Oh, to walk in Barbie's shoes. She certainly gets the elite treatments. 

I'll admit- I still enjoy walking down the pastel pink Barbie aisle at stores, always amazed and slightly envious at what Mattel keeps coming up with. It undoubtedly brings back a multitude of memories. 

Sources: Original Barbie imageBarbie by Andy WarholJonathan Adler Malibu Barbie Dream House, Barbie Styled by Tim Gunn

Tuesday, July 24, 2012

History Lesson // French Macarons

The macaron, a confectioner's sweet and airy delight is a merengue-based cookie that hails from the fashionable streets of Paris, slowly and surely charming its way into parties and baking books all across the world. 

If you've ever tasted one, you surely understand the macaron's trending popularity. A dainty sandwich that melts in the mouth with seemingly endless flavor profiles, and possibly the fact that they are French (we just can't help it) all contribute to the welcome spread of these tasty treats. 

They are the perfect companion for just about any activity. Waking up with coffee and the paper (a more accepted version of "cake-for-breakfast"), accompanying an afternoon tea (or nap), or a post-dinner dessert all suffice for consumption of this marvelous little cookie. 

So, as I commonly ask in the History Lesson, where did they come from?

As usual, there's a little confusion and debate on exactly where and when macarons first appeared. Fortunately for us, the most reported version is also the most glamorous version (as in, it involves royalty). 

According to many-a-source, the macaron first appeared in Italy at the hands of Catherine de Medici's (yes, of the banking and art-collecting Florence Medici family) personal chef around the time of her marriage to the Duc d'Orleans in 1533. Not long after he became the king of France as Henry II, thus moving the macaron to the country it's currently so commonly associated with.

It's important to know that the macaron did not start out as a sandwich, but simply as a single light cookie with no filling, topping, or what-have-you. Another fun fact: 'macaron' and 'macaroni' are unsurprisingly from the same origin, a word meaning "fine dough."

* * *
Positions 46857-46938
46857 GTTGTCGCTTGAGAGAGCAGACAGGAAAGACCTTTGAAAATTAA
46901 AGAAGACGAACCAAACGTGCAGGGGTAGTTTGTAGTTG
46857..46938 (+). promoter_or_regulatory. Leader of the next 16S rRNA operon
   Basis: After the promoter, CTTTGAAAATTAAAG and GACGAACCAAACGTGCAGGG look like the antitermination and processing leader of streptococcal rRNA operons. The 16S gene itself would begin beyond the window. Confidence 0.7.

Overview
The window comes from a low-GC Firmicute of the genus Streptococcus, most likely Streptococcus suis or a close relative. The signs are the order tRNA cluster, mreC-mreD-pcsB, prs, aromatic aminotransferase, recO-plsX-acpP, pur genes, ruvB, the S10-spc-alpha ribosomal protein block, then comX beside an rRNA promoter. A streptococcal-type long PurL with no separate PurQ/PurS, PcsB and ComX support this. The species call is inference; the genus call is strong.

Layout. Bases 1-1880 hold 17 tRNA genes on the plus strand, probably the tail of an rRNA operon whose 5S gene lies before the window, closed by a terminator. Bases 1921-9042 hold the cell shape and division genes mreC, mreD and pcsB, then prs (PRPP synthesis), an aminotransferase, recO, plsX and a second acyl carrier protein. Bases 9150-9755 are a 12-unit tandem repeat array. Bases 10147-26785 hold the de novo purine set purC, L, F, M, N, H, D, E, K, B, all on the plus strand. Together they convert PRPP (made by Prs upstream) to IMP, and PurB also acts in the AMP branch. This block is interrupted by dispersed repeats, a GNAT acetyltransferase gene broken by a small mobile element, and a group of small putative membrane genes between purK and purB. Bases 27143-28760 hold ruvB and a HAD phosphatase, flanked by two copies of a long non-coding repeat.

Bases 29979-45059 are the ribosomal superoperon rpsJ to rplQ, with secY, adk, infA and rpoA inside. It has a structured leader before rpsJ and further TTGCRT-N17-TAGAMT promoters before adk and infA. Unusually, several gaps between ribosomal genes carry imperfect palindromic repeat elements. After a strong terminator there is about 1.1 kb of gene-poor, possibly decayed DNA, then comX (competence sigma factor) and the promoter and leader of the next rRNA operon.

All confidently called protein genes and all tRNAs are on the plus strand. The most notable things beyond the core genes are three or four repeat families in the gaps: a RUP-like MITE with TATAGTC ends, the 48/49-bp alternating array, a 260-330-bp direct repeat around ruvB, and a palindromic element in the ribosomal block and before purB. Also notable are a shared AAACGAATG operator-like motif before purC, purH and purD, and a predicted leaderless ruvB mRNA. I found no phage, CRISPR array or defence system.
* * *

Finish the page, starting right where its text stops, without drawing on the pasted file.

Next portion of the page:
Their popularity spread during the French Revolution when two sisters baked and sold them to support themselves during the troubling time. Thus, a staple was born.

The sandwich version was created in the 20th century by the grandson of Louis Ernest Laduree of the Laduree pastry salon in Paris, still one of the most celebrated macaron bakeries today. He had the idea to fill two shells with a chocolate panache, and it stuck.

You may recall my two attempts at making macarons- delicious yet ugly here, and still delicious but slightly less ugly here. They take a skillful and steady hand- something I've not quite acquired. I've been known to eat multiples (and multiples) of macarons in one sitting, so perhaps it's good and well I'm not procuring the perfect little pastries right and left.

I'm going to go ahead and apologize for any cravings this little dabble has spurred on.


Image Source: Gilt Taste

Tuesday, July 17, 2012

History Lesson // Playing Cards


We've all done our fair share of card playing. We grew up with them- playing Go Fish as a child, watching them in action in Alice and Wonderland, and maybe even passing them around the table in college during a game of heightened debauchery. They're the quintessential time-passer, a gambling accessory, and a social icon. So... where did they come from?

Historians debate on the exact origins of the deck of cards. Most, though, believe that they originated some time during the 9th century in China, as they were the first to invent paper back in the 2nd century (can you imagine- no paper?). Within about 200 years playing cards had migrated all over the Asian continent and featured characters of popular lore as the first face cards.

It is widely believed that playing cards made their way to Europe via Middle Eastern countries in the 1400's. Their popularity quickly spread and each region developed their own style- different face cards, different amounts of suits, and so on. In Germany, common suits of the time were acorns, bells, leaves, and hearts. The French created the card suits on which we base our modern-day decks, basing the club off of the acorn and the spade off of the leaf.

Europeans additionally altered face cards to represent their respective royalty. The first face cards were king, chevalier (knight), and knave (male child or prince). In the 17th century England it was conjectured that the "k" of king and the "kn" of knave on the corners of cards were too similar, causing confusion in the heat of the game, so the knave became a jack.

Initially the king was always considered the highest card, although in France during the French Revolution especially, a special value was placed on the then lowest card, the ace. Games with a high ace were used as symbolism by the expanding lower class to illustrate their rise to power at the time.

I hope you all enjoyed this little historical blurb. I'm trying to make the history lesson posts very relevant and not dry- so let me know how I'm doing and if there's any subjects you'd like to hear about. Happy Tuesday!